José Antonio Pecharroman Fabian from Spain tested positive for Finasteride 'in competition' on 26 August 2007. The UCI summary of 'Decisions on Anti-Doping Rule Violations made in 2007' stated "disqualification and ineligibility for 2 years".

Iban Mayo tested positive for EPO on the Tour de France's rest day, July 24, it was announced Monday night. His Saunier Duval team was informed of the positive test by the UCI and immediately suspended the Spanish rider.

Manuel Beltrán tested positive for EPO after the first stage of the Tour de France. The news broke on 11 July 2008. Blood abnormalities before the tour start had led French anti-doping agency AFLD to target the rider. Beltrán's team Liquigas withdrew him from the tour with immediate effect. French police questioned Beltrán over possible offences, and searched his hotel room. The B-Sample has not yet been tested.

Moisés Dueñas was withdrawn from the Barloworld team before the 11th stage of the Tour de France on 16 July. The official statement from ASO stated that he had tested positive for EPO at the end of the time trial fourth stage.[318] Barloworld, two days later, announced that they were withdrawing from sponsorship after this year's Tour de France.

Maria Moreno of Spain tested positive for EPO at the Beijing Olympics on 31 July. She left China on the day of the test, before the results were published, and reports in Spain claimed an 'anxiety attack'. IOC communications director Giselle Davies said: "She was tested in the Village and she had already left China that evening before having had the result. The test has come back positive for EPO. The disciplinary commission has ruled that she should be excluded from the Games and have her accreditation withdrawn." The IOC passed the case to the UCI for follow up.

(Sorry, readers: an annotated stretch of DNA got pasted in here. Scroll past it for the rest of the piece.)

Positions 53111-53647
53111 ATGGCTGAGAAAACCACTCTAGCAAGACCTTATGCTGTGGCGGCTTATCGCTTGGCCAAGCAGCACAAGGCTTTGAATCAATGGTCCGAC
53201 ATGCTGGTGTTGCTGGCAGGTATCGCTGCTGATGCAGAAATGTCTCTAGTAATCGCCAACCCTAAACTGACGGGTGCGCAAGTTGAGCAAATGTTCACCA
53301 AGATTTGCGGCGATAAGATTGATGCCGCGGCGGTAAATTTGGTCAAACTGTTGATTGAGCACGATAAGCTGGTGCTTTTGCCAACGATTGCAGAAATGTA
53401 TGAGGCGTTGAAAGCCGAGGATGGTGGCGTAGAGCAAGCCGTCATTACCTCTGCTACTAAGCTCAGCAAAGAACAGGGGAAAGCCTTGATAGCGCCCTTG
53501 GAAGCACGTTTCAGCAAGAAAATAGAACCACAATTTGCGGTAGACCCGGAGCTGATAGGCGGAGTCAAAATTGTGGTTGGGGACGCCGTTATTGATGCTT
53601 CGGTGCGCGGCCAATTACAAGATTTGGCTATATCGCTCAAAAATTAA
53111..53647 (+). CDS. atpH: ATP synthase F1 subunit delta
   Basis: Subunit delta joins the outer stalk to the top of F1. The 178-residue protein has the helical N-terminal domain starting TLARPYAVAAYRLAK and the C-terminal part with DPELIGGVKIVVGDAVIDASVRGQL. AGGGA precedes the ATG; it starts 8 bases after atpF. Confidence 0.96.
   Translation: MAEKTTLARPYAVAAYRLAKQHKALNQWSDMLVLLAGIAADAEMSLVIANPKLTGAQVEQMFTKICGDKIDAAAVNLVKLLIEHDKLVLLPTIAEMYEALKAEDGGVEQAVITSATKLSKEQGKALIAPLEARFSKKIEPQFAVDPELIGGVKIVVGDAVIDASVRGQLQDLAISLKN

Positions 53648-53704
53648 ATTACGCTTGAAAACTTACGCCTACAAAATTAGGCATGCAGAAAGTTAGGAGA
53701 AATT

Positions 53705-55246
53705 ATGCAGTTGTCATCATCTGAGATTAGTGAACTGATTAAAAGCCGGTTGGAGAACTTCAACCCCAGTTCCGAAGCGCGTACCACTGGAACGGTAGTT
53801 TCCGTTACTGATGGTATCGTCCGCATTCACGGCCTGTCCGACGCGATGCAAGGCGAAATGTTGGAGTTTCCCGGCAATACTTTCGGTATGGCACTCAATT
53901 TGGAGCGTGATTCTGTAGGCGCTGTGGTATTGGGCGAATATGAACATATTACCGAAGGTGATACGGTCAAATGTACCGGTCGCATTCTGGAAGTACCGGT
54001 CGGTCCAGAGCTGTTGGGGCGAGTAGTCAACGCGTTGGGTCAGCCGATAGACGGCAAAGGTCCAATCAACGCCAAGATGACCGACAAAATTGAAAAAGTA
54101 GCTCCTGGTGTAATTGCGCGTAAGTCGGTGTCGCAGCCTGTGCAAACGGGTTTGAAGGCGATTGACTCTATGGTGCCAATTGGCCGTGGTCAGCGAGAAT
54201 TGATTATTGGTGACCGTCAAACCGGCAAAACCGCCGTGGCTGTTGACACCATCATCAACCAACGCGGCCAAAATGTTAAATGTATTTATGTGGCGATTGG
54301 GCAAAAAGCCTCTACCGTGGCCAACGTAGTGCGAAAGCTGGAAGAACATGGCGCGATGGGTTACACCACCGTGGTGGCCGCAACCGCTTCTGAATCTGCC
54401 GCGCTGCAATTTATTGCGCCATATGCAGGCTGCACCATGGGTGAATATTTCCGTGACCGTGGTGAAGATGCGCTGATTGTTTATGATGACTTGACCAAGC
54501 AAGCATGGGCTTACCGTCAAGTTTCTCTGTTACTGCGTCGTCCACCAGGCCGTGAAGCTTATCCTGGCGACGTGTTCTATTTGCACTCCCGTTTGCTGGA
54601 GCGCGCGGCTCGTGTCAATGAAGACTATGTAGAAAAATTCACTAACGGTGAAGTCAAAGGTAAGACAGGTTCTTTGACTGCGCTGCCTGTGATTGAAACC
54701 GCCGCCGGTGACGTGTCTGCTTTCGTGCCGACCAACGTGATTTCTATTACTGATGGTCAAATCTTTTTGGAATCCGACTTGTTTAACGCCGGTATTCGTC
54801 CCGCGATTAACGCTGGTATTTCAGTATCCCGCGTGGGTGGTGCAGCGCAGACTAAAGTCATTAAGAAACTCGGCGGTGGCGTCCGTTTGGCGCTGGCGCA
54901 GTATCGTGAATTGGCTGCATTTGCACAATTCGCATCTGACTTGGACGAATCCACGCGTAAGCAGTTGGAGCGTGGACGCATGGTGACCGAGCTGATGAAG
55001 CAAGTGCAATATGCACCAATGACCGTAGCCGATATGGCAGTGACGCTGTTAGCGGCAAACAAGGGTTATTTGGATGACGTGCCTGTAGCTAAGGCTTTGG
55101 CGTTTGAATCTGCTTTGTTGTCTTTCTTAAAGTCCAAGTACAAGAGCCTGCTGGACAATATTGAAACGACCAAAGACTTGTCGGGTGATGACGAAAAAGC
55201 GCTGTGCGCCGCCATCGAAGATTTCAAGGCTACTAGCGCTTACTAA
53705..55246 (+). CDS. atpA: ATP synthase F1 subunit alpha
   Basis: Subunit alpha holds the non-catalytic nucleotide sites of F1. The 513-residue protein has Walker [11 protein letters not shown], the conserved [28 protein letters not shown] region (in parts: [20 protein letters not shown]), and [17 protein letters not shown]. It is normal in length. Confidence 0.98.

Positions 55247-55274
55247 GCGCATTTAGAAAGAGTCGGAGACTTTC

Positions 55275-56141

On 11 February, the Italian National Olympic Committee matched DNA samples taken from Alejandro Valverde during a rest day in Italy of the 2008 Tour de France to blood seized in the Operación Puerto investigation.[345] At a February 2009 appearance in front of the Olympic Committee, Valverde maintained his innocence and questioned the Italians' jurisdiction over this case. In May 2009, the Italian Olympic Committee suspended him from competition in Italy for 2 years, effectively barring him from the 2009 Tour de France, which detoured briefly onto Italian soil.

Antonio Colom tested positive for EPO in an out of competition test on 2 April. He was targeted for additional controls using information from his blood profile. Colom's positive drug test is the second within the ranks of Katusha within five weeks (see Christian Pfannberger).

On 31 July 2009, it was announced that Mikel Astarloza had tested positive for Recombinant Erythropoietin (EPO) on 26 June 2009 and was being provisionally suspended by the UCI.

On 18 September 2009, it was announced that Liberty Seguros Continental team rider Isidro Nozal tested positive for EPO-CERA in controls prior to the Tour of Portugal.

On 16 March 2010, Alejandro Valverde's appeal against his ban from riding in Italy was rejected by the Court of Arbitration for Sport. It was confirmed that he could not ride on Italian soil again until 10 March 2011. A UCI press statement, issued after this hearing, stated that "the UCI expresses its determination to take the necessary measures to secure a suspension that is applicable internationally."[363] The UCI President Pat McQuaid stated later that it will seek to extend Valverde's ban worldwide.[364] On 27 March, McQuaid said that the UCI will wait to impose a worldwide ban on Valverde until CAS rules on an appeal by the UCI, protesting the fact that the Spanish cycling federation (RFEC) did not open disciplinary proceedings against Valverde. As yet, there has been no such decision.

Impressive work. Really impressive (depressingly so) list.

Well done.